Let’s move on to China’s relationship with Japan. Historically, it’s not good. In fact, Monday marked the 77th anniversary of the second Sino-Japanese war, from 1937 to 1945. Chinese historians put the number of casualties during the war at close to 35 million. And don’t think China has forgotten.
‘The future can be inaugurated and peace can be maintained only if lessons from history are kept in mind,’ said Chinese Premier Li Keqiang at a press conference with Germany’s Angela Merkel on Monday. China is warning the rest of the world that Japan can’t yet be trusted to act responsibly on the world stage.
All of the countries in Southeast Asia suffered at the hands of Japan’s attempts to create a ‘Greater East Asia Co-Prosperity Sphere’ by invading its neighbours and brutalising them. It’s what makes this week’s statement by Tony Abbot that Japan should be recognised as a ‘normal country in the family of nations’ so significant and hotly contested.
It means Australia views the past as the past. Its security-partnership with Japan is the future. And now Australia must balance a security partnership with Japan and the US against an economic dependency on China. Let’s hope our leaders have good balance.
China’s military aspirations with the United States are the last stop on our tour. It is not surprising that a Great Power, with a solid industrial base, would seek to expand its regional influence, project force, and generally boss its way around. It’s what the United States and Britain have done for the last 300 years.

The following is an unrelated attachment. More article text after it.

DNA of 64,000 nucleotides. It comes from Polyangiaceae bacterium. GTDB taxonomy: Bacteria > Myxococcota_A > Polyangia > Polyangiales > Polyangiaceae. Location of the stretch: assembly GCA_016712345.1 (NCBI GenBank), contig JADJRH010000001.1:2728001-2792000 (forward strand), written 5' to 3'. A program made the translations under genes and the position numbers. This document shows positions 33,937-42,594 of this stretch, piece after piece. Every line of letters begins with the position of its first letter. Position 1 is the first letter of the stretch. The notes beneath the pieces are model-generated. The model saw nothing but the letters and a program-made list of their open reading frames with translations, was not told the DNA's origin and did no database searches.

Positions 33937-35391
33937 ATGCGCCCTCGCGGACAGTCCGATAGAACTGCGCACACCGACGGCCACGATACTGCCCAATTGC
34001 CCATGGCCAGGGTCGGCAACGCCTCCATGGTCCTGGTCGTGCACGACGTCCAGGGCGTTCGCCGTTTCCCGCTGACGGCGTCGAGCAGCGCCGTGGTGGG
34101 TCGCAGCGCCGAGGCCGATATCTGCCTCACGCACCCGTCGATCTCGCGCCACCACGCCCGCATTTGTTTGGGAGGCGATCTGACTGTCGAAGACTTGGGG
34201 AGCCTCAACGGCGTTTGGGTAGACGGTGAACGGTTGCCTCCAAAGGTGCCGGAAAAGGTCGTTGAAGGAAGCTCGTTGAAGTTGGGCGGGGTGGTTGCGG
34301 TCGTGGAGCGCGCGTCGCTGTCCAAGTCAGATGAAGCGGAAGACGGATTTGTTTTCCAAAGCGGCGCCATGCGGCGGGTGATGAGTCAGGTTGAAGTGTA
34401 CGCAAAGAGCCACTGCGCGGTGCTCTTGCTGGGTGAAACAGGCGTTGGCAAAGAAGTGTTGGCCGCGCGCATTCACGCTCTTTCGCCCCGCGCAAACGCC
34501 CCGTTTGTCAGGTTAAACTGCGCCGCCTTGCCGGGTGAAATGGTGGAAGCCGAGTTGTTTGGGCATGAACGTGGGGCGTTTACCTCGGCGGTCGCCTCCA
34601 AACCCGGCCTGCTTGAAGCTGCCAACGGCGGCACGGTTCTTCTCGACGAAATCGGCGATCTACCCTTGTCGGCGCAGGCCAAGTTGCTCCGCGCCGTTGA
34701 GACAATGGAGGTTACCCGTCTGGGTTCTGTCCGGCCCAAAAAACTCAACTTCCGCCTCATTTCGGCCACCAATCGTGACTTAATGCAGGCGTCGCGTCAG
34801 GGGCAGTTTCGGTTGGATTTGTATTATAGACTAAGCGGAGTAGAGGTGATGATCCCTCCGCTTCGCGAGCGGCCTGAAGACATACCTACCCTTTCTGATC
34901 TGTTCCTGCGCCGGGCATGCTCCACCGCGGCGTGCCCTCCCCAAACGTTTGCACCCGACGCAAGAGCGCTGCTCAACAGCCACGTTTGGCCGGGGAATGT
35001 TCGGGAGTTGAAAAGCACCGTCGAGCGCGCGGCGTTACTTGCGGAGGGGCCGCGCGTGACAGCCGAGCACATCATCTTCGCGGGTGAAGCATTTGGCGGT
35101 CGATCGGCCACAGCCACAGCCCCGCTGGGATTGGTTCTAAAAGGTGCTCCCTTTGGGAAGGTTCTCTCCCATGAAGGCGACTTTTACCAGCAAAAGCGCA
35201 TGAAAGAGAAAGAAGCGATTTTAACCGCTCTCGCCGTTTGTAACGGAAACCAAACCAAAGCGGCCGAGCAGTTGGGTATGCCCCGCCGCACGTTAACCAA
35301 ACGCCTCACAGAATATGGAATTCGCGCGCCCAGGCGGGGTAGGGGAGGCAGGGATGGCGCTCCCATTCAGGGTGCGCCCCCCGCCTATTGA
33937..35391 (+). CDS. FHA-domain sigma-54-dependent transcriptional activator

But US and British trading power was built on naval power. China does not yet have a ‘blue water’ navy to back up its claims in the East and South China Seas or the Indian and Pacific Oceans. It’s working on it. But in the meantime, it’s also working on building an anti-ship ballistic missile that’s an ‘aircraft carrier killer’.
I’ve also written about that weapon in my new report. It’s the future of conventional warfare — a weapon that can unleash utter devastation anywhere on the planet in less than an hour and can’t be shot down by missile defence systems. It’s the core of China’s strategy to oppose US financial and military power asymmetrically. It can also, in theory, destroy the US carriers patrolling the Straits of Malacca.
Australia is caught in the middle of this great Pacific power game. And the game gets more complicated each day. The stakes couldn’t be any higher. And the truth is, all the nations involved are dependent on each other for trade, technology, food, and raw materials. A major conflict is in no one’s interests. It’s also possible the demography — ageing populations in Japan and China — might make both countries less militant towards one another in time.
Armed conflict never seems to be in anyone’s interest but madmen. Yet it happens with historical regularity anyway. As China’s economic growth model of fixed investment peters out, we reach a critical point.
If the Communist Party of China can’t deliver rising standards of living and more growth through consumer spending and liberalisation of the financial system — if, in fact, the financial system has a crisis — China’s growth will hit a wall. And Australia, which has been sailing along in the slipstream of the greatest industrialisation and urbanisation in human history, happily selling iron ore and coal the whole way, will find itself suddenly vulnerable.
And we haven’t even gotten to the Russians yet! More on them tomorrow. Comments on the ‘rim of fire’ tour can be sent to firstname.lastname@example.org
You can also read my new report here.